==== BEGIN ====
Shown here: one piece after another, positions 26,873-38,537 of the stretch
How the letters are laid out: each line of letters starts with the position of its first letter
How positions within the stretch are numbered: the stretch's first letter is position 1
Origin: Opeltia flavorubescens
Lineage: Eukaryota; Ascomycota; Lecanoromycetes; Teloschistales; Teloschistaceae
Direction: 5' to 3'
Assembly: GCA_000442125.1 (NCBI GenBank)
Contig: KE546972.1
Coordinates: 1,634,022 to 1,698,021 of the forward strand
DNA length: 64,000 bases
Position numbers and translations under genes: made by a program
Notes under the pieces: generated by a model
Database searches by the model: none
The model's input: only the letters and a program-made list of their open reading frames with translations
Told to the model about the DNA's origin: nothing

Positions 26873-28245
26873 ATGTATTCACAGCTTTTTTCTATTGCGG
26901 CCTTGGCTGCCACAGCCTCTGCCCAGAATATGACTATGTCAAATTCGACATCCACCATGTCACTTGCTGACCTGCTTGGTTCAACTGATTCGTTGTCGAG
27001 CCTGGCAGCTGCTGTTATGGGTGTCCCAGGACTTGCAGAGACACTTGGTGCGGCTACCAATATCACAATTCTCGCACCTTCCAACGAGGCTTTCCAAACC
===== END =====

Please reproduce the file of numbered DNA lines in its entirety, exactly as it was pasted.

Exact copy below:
Shown here: one piece after another, positions 26,873-38,537 of the stretch
How the letters are laid out: each line of letters starts with the position of its first letter
How positions within the stretch are numbered: the stretch's first letter is position 1
Origin: Opeltia flavorubescens
Lineage: Eukaryota; Ascomycota; Lecanoromycetes; Teloschistales; Teloschistaceae
Direction: 5' to 3'
Assembly: GCA_000442125.1 (NCBI GenBank)
Contig: KE546972.1
Coordinates: 1,634,022 to 1,698,021 of the forward strand
DNA length: 64,000 bases
Position numbers and translations under genes: made by a program
Notes under the pieces: generated by a model
Database searches by the model: none
The model's input: only the letters and a program-made list of their open reading frames with translations
Told to the model about the DNA's origin: nothing

Positions 26873-28245
26873 ATGTATTCACAGCTTTTTTCTATTGCGG
26901 CCTTGGCTGCCACAGCCTCTGCCCAGAATATGACTATGTCAAATTCGACATCCACCATGTCACTTGCTGACCTGCTTGGTTCAACTGATTCGTTGTCGAG
27001 CCTGGCAGCTGCTGTTATGGGTGTCCCAGGACTTGCAGAGACACTTGGTGCGGCTACCAATATCACAATTCTCGCACCTTCCAACGAGGCTTTCCAAACC